Lac Gentau- Gabas – Shepherds hut
Gear fails: Nicki’s pole snapped so she can’t put her whole weight on it… let’s just say there was a stinging nettle and a rock.
Wrong turns: Day 7 was one big wrong turn!
Fuel: baguette and vegemite/jam, mars bar, 2x cafe au lait, baguette and vegemite/jam for lunch, baguette and sausage for dinner, mars bar for dessert (we’re nothing but consistent!).
The barman in Gabas looked at us like he’d seen us before. We ordered two cafe au lait and sat down, defeated. You see, he had seen us before – 24 hours earlier. We’d done a 60km round trip to get back to where we started.
The day started with a wrong turn. We left our perfect lake camping spot at 7am ready to crack on with our big day- we wanted to finish in Gourette, 35km and a mountain pass away.
We asked a man at the refuge which way for the GR10 and he pointed to a clear zigzag track. “GR ten this way!” he proclaimed confidently. And so began an hour of wandering to nowhere. We should have realised our mistake when:
A) the trail was going up, not down
B) there were no red-white trail markers
C) did I mention we were going up, not down?!
Back at the lake, we found the signs pointing the most opposite way you can imagine, and began our descent.
Everything was back on track. Sure, we’d lost an hour but we’d make it up. It was better to just chill out and enjoy the run, right?
A few kilometres out from Gabas, the next village, a small dog started following us. Then he started leading the way. “Cute” we thought and, enjoying the new company, let him do his thing. What could possibly go wrong?
Sheep, that’s what. We were brought to an abrupt halt by a flock of sheep being herded along the road. This would have been fine except our adopted dog wasn’t one of the designated sheep dogs. And that can only mean one thing: turf wars. The shepherds kept giving us looks and gestures to say “control your dog!” as he ran between them, us and the sheep. We just looked back helplessly and tried to use charades to tell them the chien is not our chien, he just followed us.
Fortunately the trail diverted off the road, leaving the sheep and angry shepherds, but the dog followed us. By now, I was seriously not loving our new friend. I just wanted him gone, but no amount of shooing and “Go! Leave us! Go!” (in a French accent, of course) would deter him. Suddenly, from nowhere, a giant white sheepdog started running towards adoptee dog. Freaked out, I span so fast I lost my balance and ended up sitting in a bog.
You know when you’re not sure whether you’re not sure whether to laugh or cry? I did both.
Mat brushed be off and ten minutes later we were down in the town, dog in tow, and headed straight for a bar for coffee. “He won’t see us if we sit inside,” Mat reasoned. A couple of cafe au laits later and we were recharged and ready to hit the mountain pass.
What happened next would become our biggest mistake of the GR10 so far: we followed the red-white stripes out of town.
I know what you’re thinking – aren’t you meant to follow the red-white stripes?
That’s what we thought. So, for the next ten kilometres, we did. All the way until we got to a confusing junction and the only sign was this:
No mention of the GR10, but the GR108 is that way!
Turns out we’d been following the wrong trail for two hours. TWO HOURS!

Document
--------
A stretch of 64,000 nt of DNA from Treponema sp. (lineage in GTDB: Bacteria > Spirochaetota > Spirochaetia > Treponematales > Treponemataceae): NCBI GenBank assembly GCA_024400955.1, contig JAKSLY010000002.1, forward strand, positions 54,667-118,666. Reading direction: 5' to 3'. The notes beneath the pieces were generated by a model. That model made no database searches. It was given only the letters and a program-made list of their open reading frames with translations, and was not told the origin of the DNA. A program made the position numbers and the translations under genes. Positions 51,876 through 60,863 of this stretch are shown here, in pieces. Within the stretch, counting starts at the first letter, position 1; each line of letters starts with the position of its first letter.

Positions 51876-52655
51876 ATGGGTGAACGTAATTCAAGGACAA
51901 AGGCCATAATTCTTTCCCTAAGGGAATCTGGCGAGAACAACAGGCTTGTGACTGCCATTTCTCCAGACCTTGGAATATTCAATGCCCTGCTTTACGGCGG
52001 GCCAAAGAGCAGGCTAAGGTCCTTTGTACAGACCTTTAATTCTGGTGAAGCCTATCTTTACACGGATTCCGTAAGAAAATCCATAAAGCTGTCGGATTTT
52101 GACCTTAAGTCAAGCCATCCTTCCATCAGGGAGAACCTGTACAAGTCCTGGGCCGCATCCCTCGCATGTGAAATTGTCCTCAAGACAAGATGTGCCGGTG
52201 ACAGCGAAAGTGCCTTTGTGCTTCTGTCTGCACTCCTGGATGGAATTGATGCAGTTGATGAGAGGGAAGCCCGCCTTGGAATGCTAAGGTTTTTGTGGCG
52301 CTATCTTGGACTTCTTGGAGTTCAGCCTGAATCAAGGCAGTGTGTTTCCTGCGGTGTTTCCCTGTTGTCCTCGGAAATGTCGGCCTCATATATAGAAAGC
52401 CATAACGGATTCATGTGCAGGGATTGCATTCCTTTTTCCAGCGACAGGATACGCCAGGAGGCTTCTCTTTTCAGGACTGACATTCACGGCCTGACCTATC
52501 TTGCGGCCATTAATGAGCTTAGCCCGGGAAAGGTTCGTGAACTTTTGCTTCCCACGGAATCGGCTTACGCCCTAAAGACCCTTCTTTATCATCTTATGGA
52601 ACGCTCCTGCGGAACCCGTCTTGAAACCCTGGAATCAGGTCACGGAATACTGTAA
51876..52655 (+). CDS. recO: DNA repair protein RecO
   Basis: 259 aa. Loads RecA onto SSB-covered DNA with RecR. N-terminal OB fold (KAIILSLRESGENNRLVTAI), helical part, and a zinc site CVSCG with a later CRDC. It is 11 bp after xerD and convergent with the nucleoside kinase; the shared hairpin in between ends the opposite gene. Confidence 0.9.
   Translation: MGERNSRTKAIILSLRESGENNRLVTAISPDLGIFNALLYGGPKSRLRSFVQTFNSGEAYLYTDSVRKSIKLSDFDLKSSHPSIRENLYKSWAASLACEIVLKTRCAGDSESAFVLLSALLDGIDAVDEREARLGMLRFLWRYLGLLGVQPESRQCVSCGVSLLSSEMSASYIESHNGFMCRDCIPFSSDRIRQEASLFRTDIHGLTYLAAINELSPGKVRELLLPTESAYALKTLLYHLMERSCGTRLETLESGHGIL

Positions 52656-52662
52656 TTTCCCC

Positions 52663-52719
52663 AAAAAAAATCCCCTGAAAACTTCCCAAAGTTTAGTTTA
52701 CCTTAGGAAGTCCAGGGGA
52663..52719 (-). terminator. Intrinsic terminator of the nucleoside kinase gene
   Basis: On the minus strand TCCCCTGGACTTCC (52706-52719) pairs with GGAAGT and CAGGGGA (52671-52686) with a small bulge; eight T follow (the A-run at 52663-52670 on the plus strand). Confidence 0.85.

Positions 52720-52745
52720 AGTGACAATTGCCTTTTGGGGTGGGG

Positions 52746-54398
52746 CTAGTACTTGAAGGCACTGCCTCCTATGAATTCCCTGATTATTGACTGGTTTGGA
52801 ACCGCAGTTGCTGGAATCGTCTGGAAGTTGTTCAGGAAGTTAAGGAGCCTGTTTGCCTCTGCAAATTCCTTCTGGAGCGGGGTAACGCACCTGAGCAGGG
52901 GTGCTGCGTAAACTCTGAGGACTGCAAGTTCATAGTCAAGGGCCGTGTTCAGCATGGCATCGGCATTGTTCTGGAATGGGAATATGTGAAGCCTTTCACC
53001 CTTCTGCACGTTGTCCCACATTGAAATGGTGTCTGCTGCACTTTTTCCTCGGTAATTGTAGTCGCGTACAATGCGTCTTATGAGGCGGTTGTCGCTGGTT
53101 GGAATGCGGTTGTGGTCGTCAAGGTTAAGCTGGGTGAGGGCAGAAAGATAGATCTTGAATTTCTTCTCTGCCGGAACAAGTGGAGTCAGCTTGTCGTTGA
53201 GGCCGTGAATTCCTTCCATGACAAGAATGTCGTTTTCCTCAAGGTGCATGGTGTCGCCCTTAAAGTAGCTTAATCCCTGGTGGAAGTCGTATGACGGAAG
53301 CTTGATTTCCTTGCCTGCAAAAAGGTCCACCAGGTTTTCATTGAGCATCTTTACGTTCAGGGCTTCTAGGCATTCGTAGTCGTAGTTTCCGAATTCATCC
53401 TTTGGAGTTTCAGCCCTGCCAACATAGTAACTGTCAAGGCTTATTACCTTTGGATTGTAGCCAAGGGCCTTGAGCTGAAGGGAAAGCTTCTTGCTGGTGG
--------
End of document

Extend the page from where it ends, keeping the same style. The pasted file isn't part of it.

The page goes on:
After a few tears (mine) and yelling at the signpost (Mat), we turned around.
Now, it’s at this point we wondered aloud if anything else can go wrong. Never do that! Because not two minutes later, I fell into a stinging nettle and snapped my hiking pole. What can you do but laugh?
And so back we went looking at sign after sign for the GR108. Each sign reminding us of our stupidity, reminding us that we need to actively navigate and not get complacent, telling us we need a proper rest.
We rejoined the trail on perhaps the steepest part of the hike, but were so relieved we didn’t even notice!
Enjoying the feeling of being back on track, we hiked with purpose through the forest and high above the tree line. Water was sparse and the day was muggy, so we took any opportunity to fill our bladders.
Gradually, the terrain changed and we were amongst ice. Rapid torrents of melted ice were thundering around us and we skidded across the top in a desperate attempt not to lose our markers.
It was close to 6pm by now and we were still eager to get over the pass and to a valley camping spot. But dark clouds were gathering fast, the terrain was getting icier and steeper, and, after 40km, quite frankly we were exhausted. One final push was all it needed, but as we got within 50m of the pass, we faced a wall of ice and moraine. A crack of thunder was all it took for us to go skidding back down the trail. “Shit!!” I yelled as the rain started and lightning lit up the sky. Mat spied a couple of stone buildings in the valley about 100m below, so we sprinted (as fast as you can when dodging potholes and streams) towards it. The main building was locked but the shepherd’s hut was open so we cowered inside as the storm thundered around us.
These huts are everywhere in the Pyrenees. Because the sheep graze so high, shepherds also sometimes need to stay up high too. But because the snow hasn’t melted yet, the sheep weren’t yet up this high and we had the hut to ourselves. Even the solid concrete floor was inviting after the day we’d had. Exhausted and defeated, we blew up our sleeping mats and snuggled down to watch the storm in our perfect refuge.